What does the growing conservatism among even specialist distributors mean for smaller sales agents with no obvious commercial fare and untested film-makers trying to break through?

Sex, Parties & Lies

I sent some e-mails to buyers saying, “You bastards! You didn’t show up!,” says one Italian sales agent of this year’s Cannes. He describes the event as “terrible” and bemoans how hard it was to attract the attention of international buyers, who seemed only interested in films in the official selection.

“Big names, director, talent and genre are elements that seem to be required to define the pre-sellable film.”

Carl Clifton, The Works

Cannes 2009 was a buyers’ market. Distributors were in the luxurious position of being able to take their time, leaving the sellers to sweat it out. Often, they demanded to see finished films before they would even consider making an offer.

Amid the familiar grumbles about the absence of US buyers, the collapse in the DVD market and the reluctance of broadcasters to acquire films, business was being done. However, as the festival went on, it became apparent just how polarised the market had become.

“It’s true there is a polarisation as the definition of a pre-sellable film gets narrower and narrower,” says Carl Clifton, managing director of London-based The Works International. “Big names, director, talent and genre are elements that seem to be required to define the pre-sellable film.” Clifton points out that many buyers in Cannes were looking for “quick wins”.

Under pressure to ease their cash flow, they were trying to acquire films they could “realise revenue on very quickly”.

In other words, these distributors often did not have the resources or the patience to nurture some arthouse gem. They wanted the immediate gratification that only an obvious commercial film can bring.

HandMade’s Michael Ryan makes a similar point, suggesting the pre-sale market has now all but vanished for anything but obvious commercial fare:”All the distributors that are willing to pre-buy and have the money and nerve to pre-buy will be after that handful of films that are obvious.”

Market adjustment

Those who have been suffering the most as the market realigns are the smaller, independent sellers, especially those with director-driven, arthouse fare.

“The arthouse buyers are getting more careful,” notes Jeff Nuyts of Italy’s Intrafilms. “They automatically excluded whatever was in the market that was not by a big name. They were not eager to discover first-time directors.”

“The market was quite tough other than for mainstream films,” agrees Meridiana’s Helen Loveridge, who was selling. To date, she has sold the Peruvian-set tragedy to select European territories.

Normally in Cannes smaller sales agents would, at worst, close some video and TV deals and follow up on negotiations that they had started in advance of the market. This time, though, even the bread-and-butter side of the business was lacking and it seems likely there will be casualties as some companies go out of business. “That will be the consequence of where the market is at the moment,” says Luc Roeg, head of London-based sales and production outfit Independent, which reported strong buyer interest in its recently announced Abel Ferrara horror movie Jekyll And Hyde with Forest Whitaker. “With less quality in the market, there will have to be some consolidation and some fallout.”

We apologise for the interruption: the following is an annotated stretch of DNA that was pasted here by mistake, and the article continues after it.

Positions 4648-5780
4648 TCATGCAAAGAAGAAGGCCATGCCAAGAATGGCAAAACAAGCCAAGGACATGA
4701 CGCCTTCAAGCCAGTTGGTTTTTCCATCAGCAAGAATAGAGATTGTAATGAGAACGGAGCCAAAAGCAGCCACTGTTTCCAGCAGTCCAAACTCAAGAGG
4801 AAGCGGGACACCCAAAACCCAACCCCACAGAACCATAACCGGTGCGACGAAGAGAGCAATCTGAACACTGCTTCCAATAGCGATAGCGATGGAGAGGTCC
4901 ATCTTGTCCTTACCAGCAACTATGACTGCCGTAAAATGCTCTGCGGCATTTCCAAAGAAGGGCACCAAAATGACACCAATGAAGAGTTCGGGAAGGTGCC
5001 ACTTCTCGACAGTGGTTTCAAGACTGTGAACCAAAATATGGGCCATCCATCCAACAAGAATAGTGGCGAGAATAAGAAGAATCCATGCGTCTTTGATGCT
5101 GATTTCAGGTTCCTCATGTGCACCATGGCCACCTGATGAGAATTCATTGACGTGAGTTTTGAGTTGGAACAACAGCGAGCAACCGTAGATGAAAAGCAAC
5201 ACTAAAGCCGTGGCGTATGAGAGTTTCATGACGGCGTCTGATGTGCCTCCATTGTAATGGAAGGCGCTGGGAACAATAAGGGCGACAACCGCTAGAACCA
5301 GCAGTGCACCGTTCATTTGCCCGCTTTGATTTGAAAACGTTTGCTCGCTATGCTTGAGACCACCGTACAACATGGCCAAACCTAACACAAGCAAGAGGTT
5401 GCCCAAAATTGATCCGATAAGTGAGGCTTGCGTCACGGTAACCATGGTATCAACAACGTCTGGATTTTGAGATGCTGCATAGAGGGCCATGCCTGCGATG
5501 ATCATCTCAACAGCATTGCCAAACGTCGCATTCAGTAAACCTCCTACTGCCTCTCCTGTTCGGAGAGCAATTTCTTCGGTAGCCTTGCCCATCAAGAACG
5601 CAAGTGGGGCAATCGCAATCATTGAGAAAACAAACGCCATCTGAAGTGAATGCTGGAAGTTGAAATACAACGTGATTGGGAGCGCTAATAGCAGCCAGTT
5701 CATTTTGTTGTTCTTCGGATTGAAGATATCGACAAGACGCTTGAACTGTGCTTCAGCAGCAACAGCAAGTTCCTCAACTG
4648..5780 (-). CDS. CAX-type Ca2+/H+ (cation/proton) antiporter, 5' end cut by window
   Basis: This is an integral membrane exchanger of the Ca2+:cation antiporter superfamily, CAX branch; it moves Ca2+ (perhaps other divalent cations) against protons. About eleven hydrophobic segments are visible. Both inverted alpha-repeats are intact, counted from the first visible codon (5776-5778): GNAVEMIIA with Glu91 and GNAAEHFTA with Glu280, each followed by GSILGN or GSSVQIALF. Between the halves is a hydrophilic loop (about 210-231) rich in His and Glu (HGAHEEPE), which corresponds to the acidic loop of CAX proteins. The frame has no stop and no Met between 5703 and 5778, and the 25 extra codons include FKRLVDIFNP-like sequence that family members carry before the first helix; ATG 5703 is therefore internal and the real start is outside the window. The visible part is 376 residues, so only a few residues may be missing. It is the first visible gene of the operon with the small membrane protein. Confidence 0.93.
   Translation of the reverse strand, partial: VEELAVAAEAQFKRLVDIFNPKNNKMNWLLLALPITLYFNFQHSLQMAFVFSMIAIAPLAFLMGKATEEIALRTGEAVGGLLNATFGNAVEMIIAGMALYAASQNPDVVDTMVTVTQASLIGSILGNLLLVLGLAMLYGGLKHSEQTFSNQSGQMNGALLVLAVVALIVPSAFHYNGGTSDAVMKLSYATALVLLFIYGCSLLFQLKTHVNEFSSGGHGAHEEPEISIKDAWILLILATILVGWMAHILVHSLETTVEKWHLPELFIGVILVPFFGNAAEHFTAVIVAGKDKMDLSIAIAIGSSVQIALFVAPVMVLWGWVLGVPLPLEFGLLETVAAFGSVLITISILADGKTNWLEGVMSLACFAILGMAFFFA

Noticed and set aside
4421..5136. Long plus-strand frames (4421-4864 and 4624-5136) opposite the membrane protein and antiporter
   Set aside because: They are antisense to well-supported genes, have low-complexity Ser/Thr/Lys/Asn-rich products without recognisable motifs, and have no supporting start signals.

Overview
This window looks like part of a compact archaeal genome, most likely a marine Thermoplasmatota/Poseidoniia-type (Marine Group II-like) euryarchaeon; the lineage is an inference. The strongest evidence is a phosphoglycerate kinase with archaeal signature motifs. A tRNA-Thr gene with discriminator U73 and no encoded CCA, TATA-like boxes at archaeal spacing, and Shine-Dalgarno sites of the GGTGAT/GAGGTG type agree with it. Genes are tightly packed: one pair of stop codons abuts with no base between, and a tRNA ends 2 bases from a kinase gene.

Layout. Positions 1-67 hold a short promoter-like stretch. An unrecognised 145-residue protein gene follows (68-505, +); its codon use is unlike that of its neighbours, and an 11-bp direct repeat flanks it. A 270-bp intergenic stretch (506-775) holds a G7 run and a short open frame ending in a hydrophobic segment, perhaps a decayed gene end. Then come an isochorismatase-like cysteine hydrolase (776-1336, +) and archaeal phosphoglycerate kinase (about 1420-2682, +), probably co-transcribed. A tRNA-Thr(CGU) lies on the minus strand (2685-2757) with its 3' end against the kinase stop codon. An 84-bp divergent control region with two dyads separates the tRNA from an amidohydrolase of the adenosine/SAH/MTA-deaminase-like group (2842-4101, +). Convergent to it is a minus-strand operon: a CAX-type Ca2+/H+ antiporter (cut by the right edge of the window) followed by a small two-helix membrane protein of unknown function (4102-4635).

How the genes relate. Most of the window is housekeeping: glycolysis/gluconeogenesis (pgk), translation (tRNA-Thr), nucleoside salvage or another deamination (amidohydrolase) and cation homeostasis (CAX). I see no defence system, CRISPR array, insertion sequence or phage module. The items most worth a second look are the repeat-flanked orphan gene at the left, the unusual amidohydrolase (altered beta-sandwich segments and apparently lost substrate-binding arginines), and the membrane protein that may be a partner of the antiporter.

“The arthouse buyers are getting more careful. They automatically excluded whatever was in the market that was not by a big name. They were not eager to discover first-time directors.”

Jeff Nuyts, Intrafilms

The paradox was that the Cannes Competition - acknowledged by critics as one of the strongest in recent years - was full of director-driven, arthouse films of precisely the type that were proving so hard to shift in the market. The Competition titles, though, were by brand-name auteurs, not by newcomers.

Benelux buyer A-Film has two divisions: Quality and Entertainment. In theory, the former is for edgy, festival-style films while the latter is for mainstream fare. It was revealing to see what kind of films A-Film picked up in Cannes. On the Quality side, its pick-ups were Precious from Elephant Eye, Anvil from The Works, Moon from Independent and Facing Ali from Mandate. The Entertainment arm took The Ward from Filmnation, Trust from Kimmel and The Fighter from Relativity.

“We thought the market was really slow,” says A-Film CEO Wilco Wolfers. “Of course, there were a lot of people after some of the more commercial projects - of which there weren’t too many.”

Wolfers adds A-Film steered clear of traditional, director-driven festival films. “Some of them are very difficult in our marketplace,” he explains.”You have to watch them in perspective of the price.”

One of the biggest and most unusual pre-sales in the market was for Belgian director Ben Stassen’s animated 3D adventure Around The World In 50 Years, which is being sold by StudioCanal and was bought for North America by Universal Music Group (UMG) for a seven-figure sum. UMG also picked up global rights to the film’s soundtrack album. UMG’s plunge into film acquisition was clearly driven by the opportunities the company saw for merchandising and cross-platform marketing. Director-driven arthouse movies do not present these kind of opportunities.